- These pieces of history define me in some way. These pieces of you become pieces of me. These pieces of me become pieces of you.
- I am always mourning because I am always in relation to the past. History forces itself on me, on everything. Everything is always mourning. Sometimes it’s simply more pronounced. Sometimes I mourn even more.
Richard Long sculpts time itself by walking through nature. Simple activity in nature as minimalist art, the aesthetics of intention. This makes me wonder whether we could consider all activity as some form of art, the art of geology, the art of living, the art of…
Besides the art of walking, he also creates simple sculptures along his journeys using natural materials to give identity to place, like the ruins of a lost civilization.
- What does it mean for a human being to be connected? When is one wired and where does this wiring go? Is the wiring visible like a marionette, or are we all wireless now? Am I connected? Of course I am, but to what? Is it to you or to…
- On my relation to my relations. As object, I remains distinct from those other objects around me. But I am not entirely distinct, as I am not simply an isolated atom, but am defined by the complex relations I build, maintain, and destroy. The family members I don’t speak to or foods I avoid are a part of me, just as my significant other or favourite songs are. There is no “at bottom” when describing myself, because I am more than myself, I am outside of myself.
- What then, if anything, am I? I am animal, of this I am fairly certain. I am mobile, desiring, creative flesh and bone. I have been told I am rational (of this I am always doubtful). I am a thing which thinks (though often doesn’t). I am real, this I accept. I am, but am not reducible to my relations. The same goes for my character. For I am also a history, and a trajectory.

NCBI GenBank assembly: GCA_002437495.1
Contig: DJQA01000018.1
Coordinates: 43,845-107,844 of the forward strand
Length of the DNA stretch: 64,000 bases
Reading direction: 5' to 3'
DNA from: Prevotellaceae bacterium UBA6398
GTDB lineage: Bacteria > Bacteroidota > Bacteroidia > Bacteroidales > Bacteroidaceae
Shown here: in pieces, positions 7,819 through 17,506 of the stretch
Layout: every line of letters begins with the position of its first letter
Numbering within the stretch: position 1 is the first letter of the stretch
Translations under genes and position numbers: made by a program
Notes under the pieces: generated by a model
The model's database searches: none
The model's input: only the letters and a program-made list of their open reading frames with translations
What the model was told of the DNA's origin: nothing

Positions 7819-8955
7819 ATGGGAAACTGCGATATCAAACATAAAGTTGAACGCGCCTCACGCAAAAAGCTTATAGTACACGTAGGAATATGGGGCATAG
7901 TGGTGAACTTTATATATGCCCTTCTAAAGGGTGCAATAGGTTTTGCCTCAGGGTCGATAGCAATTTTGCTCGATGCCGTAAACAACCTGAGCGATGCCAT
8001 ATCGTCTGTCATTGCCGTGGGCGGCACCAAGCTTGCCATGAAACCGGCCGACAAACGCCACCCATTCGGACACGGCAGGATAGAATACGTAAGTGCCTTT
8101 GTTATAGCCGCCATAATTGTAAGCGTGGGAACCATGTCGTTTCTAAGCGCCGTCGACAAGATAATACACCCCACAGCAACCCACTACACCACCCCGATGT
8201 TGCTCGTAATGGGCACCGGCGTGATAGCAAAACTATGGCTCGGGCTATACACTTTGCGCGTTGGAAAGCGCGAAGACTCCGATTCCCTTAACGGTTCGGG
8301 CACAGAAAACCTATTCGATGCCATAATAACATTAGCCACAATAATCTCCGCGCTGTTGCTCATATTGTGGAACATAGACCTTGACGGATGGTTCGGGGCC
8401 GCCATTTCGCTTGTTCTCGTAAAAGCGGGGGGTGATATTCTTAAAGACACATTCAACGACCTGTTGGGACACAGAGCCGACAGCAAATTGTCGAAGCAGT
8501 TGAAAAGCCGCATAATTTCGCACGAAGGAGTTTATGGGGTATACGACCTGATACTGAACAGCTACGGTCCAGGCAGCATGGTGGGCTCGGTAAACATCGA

- I am not my static presence, but a past and a future as well.
- My past is perhaps unknowable, as my past selves are themselves defined not in terms of isolated character traits or unchanging substance, but by their relations, both to other things, as well as to the relations of those things, and those things, and and and.
- I am a history in matter, a formation in the rock. I am a tender history in rust. I am an outgrowth in reality; a smudge on the windshield. I am a violent outburst of sight and sound. I am tired.
- How is history even possible?
- It gets crowded in here with all these memories (lies). For the amount that I write and think about memory, about haunting and the residue of relations, you’d think I had more of them. All my writing about memory is really about forgetting. (This is perhaps the thinker at his most candid, take note.) I forget everything. The vast majority of life forgotten: days, months, years, feelings, thoughts, homes. I would not survive without pockets of lists. My archive is continually destroyed by the washing machine. What would Freud say? (Don’t even get me started.)
- I am a force, a drive, a movement. I surge forward, in search of food, drink, this, that. I am empty, please fill me. Please, fill me.
- I am always to come, that is to say, I am not yet ready, but always in preparation. I am not yet, and yet…
I’m excited about this one, and since it too is in the public domain, I thought I would share it. I will likely be watching this tonight:
There have been three films based on the book I Am Legend (1954), this one starring Vincent Price being the first, followed by The Omega Man (1971) starring Charlton Heston, and I Am Legend (2007) starring Will Smith (which is the only one I have seen up until now). What I find interesting about this series is that through combining the mythos of the vampire and the zombie, this may be the first instance in popular culture where vampirism and/or zombification is a disease or virus, rather than being seen as magical or other-wordly in some way. This is actually one of the important themes for my book, the relation between magic and biology in Vitalism, but also in how we view the death drive. I am also interested in the relation between Vitalism and the idea of “mutations,” and how these connect to post-humanism and/or anti-humanism.